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  • By Joanne Summer, MA, CCC-SLP

Freeing the Tongue 80 Years Too Late


Clearly, this old dog doesn't have any problem sticking out his tongue, but that isn't always the case in humans. One of my clients was tongue-tied for more than 80 years; this condition affected his ability to speak properly.

Think of the most important organs in your body.

I imagine you think first of your brain and heart. These organs are incredibly important, as the brain is responsible for cognitive function, as well as planning motor movements. The brain wouldn’t function well without the heart, however. The heart pumps blood to the brain and all the other organs, limbs and cells of the body. These vital organs, but of course, we are leaving out other organs that help us survive.

Did you think of your tongue? When you think of your tongue, you probably think about how it enables us to eat, swallow and speak—extremely important functions. Did you know that it also helps us protect our teeth? After eating, our tongue likely will remove food that gets caught between our teeth and cheeks that otherwise might decay, forming plaque and leading to cavities and other dental problems.

What would happen if your tongue was restricted?

Here's a case in point. Recently, my dentist referred a man who is in his early 80s to me because he was having “difficulty talking with dentures.” The dentist told me that this very active business professional had had a set of dentures made at a dental school; these dentures were ill-fitting and causing him to have difficulty when speaking. In fact, Mr. X’s dentures were causing him so much trouble that he feared he would lose his job. The new set of dentures my dentist made Mr. X resulted in vast improvement, but Mr. X seemed to have difficulty placing his tongue where it belonged to speak properly.

I did my research on improving articulation with dentures, and when I first saw Mr. X, I asked him to read some sentences with many tongue-tip alveolar sounds, such as /t/, /d/, /n/, /l/. To properly produce these sounds, one needs to lift the tip of the tongue to the bumpy ridge behind the top teeth (also known as the alveolar ridge).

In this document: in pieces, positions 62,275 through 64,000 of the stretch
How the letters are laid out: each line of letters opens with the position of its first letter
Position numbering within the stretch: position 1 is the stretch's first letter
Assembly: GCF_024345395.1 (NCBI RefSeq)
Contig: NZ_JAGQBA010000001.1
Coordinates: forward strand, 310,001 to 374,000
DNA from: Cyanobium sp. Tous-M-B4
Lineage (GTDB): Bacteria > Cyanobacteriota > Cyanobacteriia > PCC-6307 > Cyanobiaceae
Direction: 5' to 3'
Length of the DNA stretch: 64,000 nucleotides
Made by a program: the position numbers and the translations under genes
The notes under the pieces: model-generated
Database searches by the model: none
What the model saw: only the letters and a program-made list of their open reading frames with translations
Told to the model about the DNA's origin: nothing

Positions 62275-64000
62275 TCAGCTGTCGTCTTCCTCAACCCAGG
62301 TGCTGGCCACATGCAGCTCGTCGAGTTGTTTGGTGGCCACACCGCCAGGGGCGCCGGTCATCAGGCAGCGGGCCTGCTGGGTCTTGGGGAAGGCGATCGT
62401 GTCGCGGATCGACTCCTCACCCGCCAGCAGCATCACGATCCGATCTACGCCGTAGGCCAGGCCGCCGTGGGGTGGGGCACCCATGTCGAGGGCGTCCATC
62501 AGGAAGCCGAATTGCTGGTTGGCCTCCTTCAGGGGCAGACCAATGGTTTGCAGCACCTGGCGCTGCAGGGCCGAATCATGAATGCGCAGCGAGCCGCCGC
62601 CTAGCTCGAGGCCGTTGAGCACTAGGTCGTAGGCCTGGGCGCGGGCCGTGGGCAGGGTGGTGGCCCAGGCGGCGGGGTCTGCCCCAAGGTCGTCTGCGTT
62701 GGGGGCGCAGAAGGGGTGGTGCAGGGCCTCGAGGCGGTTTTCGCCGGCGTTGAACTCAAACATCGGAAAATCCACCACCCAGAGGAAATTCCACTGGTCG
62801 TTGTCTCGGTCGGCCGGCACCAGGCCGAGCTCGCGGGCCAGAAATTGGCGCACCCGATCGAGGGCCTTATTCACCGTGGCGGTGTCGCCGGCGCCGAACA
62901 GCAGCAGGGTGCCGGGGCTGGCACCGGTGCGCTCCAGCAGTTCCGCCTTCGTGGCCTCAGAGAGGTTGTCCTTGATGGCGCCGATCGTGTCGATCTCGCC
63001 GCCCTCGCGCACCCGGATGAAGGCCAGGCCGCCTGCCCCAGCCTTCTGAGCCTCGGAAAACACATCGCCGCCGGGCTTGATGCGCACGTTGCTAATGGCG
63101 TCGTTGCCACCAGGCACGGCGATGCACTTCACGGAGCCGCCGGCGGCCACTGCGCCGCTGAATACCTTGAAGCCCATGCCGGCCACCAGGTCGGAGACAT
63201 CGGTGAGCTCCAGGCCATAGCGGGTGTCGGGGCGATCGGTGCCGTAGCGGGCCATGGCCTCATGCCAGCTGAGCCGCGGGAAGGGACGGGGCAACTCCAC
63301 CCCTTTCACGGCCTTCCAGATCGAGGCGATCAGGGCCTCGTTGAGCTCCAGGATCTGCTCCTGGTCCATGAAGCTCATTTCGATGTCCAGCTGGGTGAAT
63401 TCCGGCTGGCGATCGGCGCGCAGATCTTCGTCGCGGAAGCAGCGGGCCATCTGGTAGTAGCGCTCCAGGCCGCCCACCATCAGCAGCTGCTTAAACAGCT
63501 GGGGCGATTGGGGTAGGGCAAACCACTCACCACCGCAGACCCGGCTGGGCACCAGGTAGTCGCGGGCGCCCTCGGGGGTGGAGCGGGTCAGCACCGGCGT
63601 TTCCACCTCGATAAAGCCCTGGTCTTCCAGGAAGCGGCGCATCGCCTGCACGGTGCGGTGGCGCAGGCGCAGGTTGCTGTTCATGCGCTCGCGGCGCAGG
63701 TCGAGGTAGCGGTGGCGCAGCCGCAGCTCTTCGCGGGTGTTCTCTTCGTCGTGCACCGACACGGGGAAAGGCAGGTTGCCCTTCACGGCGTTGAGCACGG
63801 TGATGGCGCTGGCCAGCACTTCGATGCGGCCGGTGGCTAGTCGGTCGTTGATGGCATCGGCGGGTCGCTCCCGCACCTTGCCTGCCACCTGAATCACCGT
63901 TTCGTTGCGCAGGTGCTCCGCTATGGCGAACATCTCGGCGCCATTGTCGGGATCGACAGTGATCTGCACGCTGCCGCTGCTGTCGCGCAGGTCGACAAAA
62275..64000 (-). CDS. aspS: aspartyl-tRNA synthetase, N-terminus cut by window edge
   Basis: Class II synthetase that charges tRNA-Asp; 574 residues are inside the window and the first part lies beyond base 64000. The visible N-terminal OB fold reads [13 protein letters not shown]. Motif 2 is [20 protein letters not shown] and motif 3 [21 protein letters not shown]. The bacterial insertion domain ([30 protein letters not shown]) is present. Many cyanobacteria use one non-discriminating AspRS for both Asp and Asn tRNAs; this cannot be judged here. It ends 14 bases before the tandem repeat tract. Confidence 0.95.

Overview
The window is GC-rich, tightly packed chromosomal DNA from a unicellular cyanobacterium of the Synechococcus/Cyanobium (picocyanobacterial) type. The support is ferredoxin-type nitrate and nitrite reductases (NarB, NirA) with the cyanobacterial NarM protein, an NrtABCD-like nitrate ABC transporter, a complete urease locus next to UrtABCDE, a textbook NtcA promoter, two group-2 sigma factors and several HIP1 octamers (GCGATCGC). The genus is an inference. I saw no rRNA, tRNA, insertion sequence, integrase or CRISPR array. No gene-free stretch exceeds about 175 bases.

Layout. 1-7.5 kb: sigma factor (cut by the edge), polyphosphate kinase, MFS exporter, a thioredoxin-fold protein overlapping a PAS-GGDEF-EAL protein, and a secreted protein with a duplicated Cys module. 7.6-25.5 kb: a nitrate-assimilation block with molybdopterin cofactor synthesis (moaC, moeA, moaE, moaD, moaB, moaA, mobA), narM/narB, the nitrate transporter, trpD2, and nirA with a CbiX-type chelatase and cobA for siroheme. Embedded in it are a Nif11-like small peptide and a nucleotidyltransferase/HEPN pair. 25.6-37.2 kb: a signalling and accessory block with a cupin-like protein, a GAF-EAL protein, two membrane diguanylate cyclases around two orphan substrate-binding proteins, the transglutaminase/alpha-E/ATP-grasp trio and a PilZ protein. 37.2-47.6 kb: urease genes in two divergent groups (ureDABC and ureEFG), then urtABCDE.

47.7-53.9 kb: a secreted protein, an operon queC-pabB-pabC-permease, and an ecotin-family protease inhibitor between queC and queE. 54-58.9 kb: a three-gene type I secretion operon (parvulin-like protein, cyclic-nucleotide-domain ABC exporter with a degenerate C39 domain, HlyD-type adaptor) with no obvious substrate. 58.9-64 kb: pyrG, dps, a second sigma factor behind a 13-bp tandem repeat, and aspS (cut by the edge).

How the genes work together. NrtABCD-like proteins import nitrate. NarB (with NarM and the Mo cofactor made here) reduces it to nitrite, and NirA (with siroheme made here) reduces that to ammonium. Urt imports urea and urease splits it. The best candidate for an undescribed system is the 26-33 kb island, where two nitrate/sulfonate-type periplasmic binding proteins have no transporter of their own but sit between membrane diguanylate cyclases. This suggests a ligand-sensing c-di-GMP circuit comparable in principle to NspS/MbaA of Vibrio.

As soon as Mr. X began reading the /t/-loaded sentences, I realized what was holding him back: He was tongue-tied! In other words, his frenulum (the fibrous membrane under the tongue that anchors the tongue to the jaw floor) was too short. No wonder he couldn’t properly produce those /t/, /d/, /n/ and /l/ sounds—his tongue was restricted and could not reach the alveolar ridge.

Shortly thereafter, I called my dentist and recommended that Mr. X’s tongue be released. An oral surgeon performed the procedure, and on the following day, Mr. X called to thank me, as he already was beginning to see results. He—and my dentist—were surprised that in all these years none of the countless dental and medical professionals he had seen noticed this.

I’m so excited for Mr. X, who now can not only speak more clearly after this procedure and therapy but can also better perform other activities of daily living we often take for granted, including eating, swallowing, cleaning food from our teeth—and even licking an ice cream cone.

By sharing this story, I hope that other professionals, including dentists, orthodontists, prosthodontists and dental hygienists, will no longer take the tongue for granted by taking a moment to assess their patients’ lingual movements (up and down, in and out, and side to side) to determine if their tongues are restricted. If so, they should refer these patients to a speech-language pathologist trained in orofacial myology for further assessment and possible treatment.


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